As a voice actor, I’m going to assume that you’re more of a creative type by nature. Makes sense. As a result of your creative nature, I’m also going to assume that you really don’t like doing bookwork. You likely avoid it like an audiobook project that pays $25. Can’t blame you for that.However, keeping books is part of the gig when you’re running your own business.
Well, it is assuming you’d like to avoid criminal charges for tax evasion!
Pain In The Bookwork
For years I was the guy that was scrambling a week before the tax deadline trying to sort out my stuff. All my invoices were gathered in one spot. All of my expenses were gathered in another, sort of. But it was more of an organized chaos and certainly not accountant friendly. So I’d scramble. Sifting through receipts, cross-checking paid and outstanding accounts and trying to make sure I wasn’t forgetting any potential write-offs.
I hated my life during that time. I also knew there had to be a better way.
In 2012, I vowed that I’d find that better way. I promised myself that when tax season rolled around all I’d have to do is fire off one quick and simple email to my accountant. No stress. No hassle.
5 Accounting Tips
1) Invoice Immediately: I used to be the guy that waited until a project was completed and approved before I’d send an invoice. This meant that on occasion, I might not invoice until two months after voicing! Do you know how hard it is to remember who has and hasn’t been invoiced when you run your business this way? It’s a nightmare!!!
I had clients who liked it better this way, but I didn’t. I’d lose track of invoices. I’d wait six months for payments. Sometimes I couldn’t even remember who had and hadn’t paid, because it had been so long since I completed the job. This is a great way to go out of business!
Rule 1: Invoice immediately. My new practice is to send an invoice in the same email as the finished audio I send.
2) Track Invoices: I have a spreadsheet with every single invoice on it that I’ve sent. In this spreadsheet I include the date the invoice was sent, the client, the job and the total amount. Outstanding invoices are marked in red. I add invoices to this sheet immediately when they are sent. Now I no longer have to try and remember who has been invoiced and who has paid. As soon as I receive a payment, the invoice is marked clear in my spreadsheet.
At the end of the year, one quick formula in the spreadsheet totals my invoices for me. It takes about 5 seconds to do, and then I can send that spreadsheet to my accountant for my income.
Rule 2: Track invoices. Whether you use a spreadsheet system (as I do) or actual accounting software, track them from date sent to date payment is received.
3) Monthly Accounting: I work for myself and I work from home. That means I can claim a lot of my monthly expenses. A portion of my rent, hydro, cell phone, internet, etc. At tax time, I’d be sitting at the table sorting through and entering data from twelve months of bills. This was a big part of my nightmare.
To solve this problem, I now have a two hour block of time in my calendar once a month. I have these blocks scheduled for the entire year. I set reminders, and these blocks are non negotiable. In that time block, I enter all of my bills into a spreadsheet. The fact of the matter is, this usually only takes me half an hour. The stress that it saves me come tax season is WELL worth the investment!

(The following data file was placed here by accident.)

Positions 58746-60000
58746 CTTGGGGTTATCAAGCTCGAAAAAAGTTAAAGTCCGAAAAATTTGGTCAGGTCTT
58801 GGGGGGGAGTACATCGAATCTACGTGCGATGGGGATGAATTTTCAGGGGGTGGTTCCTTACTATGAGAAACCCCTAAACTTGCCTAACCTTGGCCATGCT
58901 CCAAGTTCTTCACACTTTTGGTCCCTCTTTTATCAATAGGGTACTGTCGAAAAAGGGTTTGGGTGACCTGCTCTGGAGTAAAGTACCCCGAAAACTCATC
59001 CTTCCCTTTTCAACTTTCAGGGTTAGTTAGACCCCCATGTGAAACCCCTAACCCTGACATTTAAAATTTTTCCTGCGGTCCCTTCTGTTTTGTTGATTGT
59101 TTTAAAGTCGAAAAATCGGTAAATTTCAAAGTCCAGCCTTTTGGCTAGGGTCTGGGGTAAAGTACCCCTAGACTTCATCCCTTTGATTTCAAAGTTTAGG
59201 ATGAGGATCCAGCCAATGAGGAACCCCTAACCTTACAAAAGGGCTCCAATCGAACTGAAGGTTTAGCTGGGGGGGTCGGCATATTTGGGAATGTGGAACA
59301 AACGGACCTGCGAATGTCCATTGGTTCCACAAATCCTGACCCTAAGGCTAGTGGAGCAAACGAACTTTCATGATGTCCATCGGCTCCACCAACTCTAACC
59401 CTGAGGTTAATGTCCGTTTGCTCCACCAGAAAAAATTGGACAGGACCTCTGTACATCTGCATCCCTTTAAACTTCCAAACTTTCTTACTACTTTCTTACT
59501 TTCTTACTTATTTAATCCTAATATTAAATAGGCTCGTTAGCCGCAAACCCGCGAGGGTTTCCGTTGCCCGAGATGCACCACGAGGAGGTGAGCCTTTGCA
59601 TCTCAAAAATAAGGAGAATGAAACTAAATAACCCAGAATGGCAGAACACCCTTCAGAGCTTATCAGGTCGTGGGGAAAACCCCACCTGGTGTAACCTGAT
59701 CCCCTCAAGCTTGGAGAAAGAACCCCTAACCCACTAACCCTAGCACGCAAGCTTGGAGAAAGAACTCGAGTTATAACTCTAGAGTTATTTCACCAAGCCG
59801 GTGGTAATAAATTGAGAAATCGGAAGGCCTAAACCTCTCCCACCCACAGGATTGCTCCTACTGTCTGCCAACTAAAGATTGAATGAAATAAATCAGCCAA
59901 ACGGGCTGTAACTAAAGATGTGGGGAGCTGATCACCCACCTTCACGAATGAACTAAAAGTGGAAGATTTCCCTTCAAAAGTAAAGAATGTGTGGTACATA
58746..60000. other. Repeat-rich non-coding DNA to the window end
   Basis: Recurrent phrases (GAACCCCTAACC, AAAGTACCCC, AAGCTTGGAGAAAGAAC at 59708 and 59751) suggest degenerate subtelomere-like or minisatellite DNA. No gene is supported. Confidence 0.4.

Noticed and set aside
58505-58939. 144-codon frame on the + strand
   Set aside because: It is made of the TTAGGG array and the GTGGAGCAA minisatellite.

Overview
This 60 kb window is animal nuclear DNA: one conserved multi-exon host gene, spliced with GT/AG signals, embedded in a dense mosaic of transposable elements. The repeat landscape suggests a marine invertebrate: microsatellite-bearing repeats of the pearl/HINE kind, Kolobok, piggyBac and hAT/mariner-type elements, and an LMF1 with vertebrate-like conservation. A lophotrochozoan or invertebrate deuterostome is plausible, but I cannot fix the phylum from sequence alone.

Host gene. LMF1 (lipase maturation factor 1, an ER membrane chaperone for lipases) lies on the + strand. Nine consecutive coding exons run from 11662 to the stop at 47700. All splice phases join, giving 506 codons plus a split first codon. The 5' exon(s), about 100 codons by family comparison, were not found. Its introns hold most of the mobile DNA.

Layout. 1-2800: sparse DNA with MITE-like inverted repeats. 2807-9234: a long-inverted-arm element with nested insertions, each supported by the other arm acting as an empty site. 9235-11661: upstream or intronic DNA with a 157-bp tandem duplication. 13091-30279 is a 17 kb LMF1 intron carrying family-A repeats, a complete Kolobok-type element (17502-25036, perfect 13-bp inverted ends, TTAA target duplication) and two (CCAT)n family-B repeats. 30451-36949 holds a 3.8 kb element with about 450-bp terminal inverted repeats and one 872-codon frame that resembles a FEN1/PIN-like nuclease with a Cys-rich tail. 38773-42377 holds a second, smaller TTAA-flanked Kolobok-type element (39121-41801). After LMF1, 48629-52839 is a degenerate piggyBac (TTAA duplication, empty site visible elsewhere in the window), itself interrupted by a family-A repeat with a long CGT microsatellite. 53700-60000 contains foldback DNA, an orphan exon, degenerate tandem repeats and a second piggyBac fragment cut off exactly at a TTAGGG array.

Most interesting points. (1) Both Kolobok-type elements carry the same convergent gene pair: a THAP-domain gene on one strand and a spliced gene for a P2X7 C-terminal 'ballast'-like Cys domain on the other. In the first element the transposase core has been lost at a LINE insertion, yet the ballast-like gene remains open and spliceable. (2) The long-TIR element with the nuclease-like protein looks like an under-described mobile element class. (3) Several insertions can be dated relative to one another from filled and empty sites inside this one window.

Rule 3: Create a time block to enter your monthly expenses on a monthly basis. Again, whether you use a spreadsheet or accounting software isn’t as important as simply taking the time to do it!
4) Expense Immediately: Did you buy a case of water for your studio? A new piece of equipment? Did you order new business cards? When you run your own business you’d be surprised at all the things you can write off. And if you’re not writing those things off you’re missing out.
Back to my tax season nightmare, I’d be pouring over boxes of receipts (and emails for digital purchases) trying to find all of my expenses. Once I found them (if I found them) I’d have to enter all of them into my expenses spreadsheet. This could take hours. Hours that could be spent doing more productive things… like recording voice overs!
My solution to this problem… as soon as I make a purchase, I record it in my expenses spreadsheet immediately. I save the receipt for my records, but I record it immediately. This practice, which takes roughly 60 seconds at a time, can literally save you hours come tax season.
Rule 4: Record your expenses as soon as you make purchases and save all your receipts for your records. Keep digital receipts in a special folder in your email program. Keep hard copy receipts in a file folder.
5) Have an Accountant: My accountant is amazing! AMAZING! The magic that he works with all of the numbers I give him blows my mind. Because I was organized this year, all I had to do was fire off an email with two spreadsheets. One for my income and one for my expenses. It was a great reward for a year of sticking to my commitment. That said, all of my effort would be for nothing without my amazing accountant.
He doesn’t just crunch the numbers, he finds things. He’ll send me emails asking if I had this expense or that expense. If I made this donation or that donation. He is always looking out for me. He’s taught me so much about write-offs and good tax practices. He’s literally saved me thousands over the years.
Rule 5: Find a great accountant and your taxes will never have to stress you out again!
Taking some proactive measures throughout the year, and making a commitment to keep them will go a long way to improving your business. Thanks to my new practices I get paid faster, I chase fewer invoices, I have more write-offs, I pay less tax and I have no stress when tax season rolls around!
QUESTION: Have you got any accounting tips that have helped your voice over business?
About the author
|Marc Scott is a Voice123 voice talent|